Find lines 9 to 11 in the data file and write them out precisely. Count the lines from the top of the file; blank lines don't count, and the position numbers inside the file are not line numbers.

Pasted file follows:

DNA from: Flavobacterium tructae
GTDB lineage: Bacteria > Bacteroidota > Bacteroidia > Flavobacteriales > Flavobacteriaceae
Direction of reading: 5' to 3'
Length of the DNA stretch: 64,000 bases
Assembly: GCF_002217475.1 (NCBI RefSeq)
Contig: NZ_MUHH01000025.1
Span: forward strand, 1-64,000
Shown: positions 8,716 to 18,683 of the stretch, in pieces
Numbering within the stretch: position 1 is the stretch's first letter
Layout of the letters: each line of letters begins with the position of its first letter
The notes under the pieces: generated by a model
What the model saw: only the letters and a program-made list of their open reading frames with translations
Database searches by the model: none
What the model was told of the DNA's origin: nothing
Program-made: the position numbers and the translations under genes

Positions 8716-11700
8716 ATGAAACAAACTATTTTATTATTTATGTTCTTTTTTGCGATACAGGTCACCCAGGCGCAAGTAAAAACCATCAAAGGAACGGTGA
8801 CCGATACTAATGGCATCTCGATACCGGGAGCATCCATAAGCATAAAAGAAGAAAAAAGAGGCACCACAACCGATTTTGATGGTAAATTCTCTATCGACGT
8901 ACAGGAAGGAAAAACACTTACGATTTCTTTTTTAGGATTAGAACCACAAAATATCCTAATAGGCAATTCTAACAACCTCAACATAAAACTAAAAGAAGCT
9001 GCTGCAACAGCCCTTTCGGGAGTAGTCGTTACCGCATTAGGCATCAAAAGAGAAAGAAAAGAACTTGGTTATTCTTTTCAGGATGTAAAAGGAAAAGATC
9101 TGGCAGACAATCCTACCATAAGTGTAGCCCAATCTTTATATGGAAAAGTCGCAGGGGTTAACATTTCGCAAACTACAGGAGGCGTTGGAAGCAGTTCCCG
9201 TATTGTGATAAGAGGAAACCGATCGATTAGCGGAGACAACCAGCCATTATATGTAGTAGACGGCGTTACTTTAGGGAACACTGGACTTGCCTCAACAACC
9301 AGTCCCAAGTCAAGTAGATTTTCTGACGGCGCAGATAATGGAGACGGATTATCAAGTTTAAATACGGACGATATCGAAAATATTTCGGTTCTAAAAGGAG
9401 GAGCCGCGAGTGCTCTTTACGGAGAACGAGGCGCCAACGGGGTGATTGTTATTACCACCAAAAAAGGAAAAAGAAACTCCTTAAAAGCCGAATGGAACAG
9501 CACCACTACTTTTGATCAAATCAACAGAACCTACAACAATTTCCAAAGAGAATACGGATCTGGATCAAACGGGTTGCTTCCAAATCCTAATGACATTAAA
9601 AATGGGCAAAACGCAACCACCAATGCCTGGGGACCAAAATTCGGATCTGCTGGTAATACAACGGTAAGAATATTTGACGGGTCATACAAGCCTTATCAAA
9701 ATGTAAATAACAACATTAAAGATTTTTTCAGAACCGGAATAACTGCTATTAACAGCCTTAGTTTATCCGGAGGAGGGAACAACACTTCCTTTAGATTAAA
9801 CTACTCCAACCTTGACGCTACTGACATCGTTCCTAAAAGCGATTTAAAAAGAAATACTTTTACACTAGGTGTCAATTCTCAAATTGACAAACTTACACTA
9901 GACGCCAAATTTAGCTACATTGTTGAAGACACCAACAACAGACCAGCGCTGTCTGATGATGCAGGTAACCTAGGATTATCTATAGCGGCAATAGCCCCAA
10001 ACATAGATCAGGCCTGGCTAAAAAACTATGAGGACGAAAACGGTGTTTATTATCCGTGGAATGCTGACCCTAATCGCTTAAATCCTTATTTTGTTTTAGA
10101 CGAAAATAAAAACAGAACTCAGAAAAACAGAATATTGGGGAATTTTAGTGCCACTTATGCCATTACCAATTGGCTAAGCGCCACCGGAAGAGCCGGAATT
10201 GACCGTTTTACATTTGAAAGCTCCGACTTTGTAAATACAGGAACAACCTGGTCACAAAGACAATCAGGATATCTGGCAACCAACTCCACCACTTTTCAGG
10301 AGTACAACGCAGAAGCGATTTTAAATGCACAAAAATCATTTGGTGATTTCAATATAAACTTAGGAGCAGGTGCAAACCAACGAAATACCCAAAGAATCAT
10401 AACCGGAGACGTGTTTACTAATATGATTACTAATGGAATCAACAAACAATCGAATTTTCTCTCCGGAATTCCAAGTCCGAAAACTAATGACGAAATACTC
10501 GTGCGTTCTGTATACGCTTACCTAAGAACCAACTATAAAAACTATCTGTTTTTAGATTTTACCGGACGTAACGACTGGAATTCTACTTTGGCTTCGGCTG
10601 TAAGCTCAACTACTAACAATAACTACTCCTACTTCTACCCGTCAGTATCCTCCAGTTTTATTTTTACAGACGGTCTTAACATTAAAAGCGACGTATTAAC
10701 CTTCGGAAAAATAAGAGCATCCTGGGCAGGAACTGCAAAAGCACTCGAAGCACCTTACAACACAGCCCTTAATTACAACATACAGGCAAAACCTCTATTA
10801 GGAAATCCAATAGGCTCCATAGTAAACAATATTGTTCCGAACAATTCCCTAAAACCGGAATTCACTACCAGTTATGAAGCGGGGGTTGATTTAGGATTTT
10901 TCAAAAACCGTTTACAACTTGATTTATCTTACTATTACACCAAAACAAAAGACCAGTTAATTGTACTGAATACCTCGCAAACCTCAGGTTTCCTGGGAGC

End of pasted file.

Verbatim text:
Numbering within the stretch: position 1 is the stretch's first letter
Layout of the letters: each line of letters begins with the position of its first letter
The notes under the pieces: generated by a model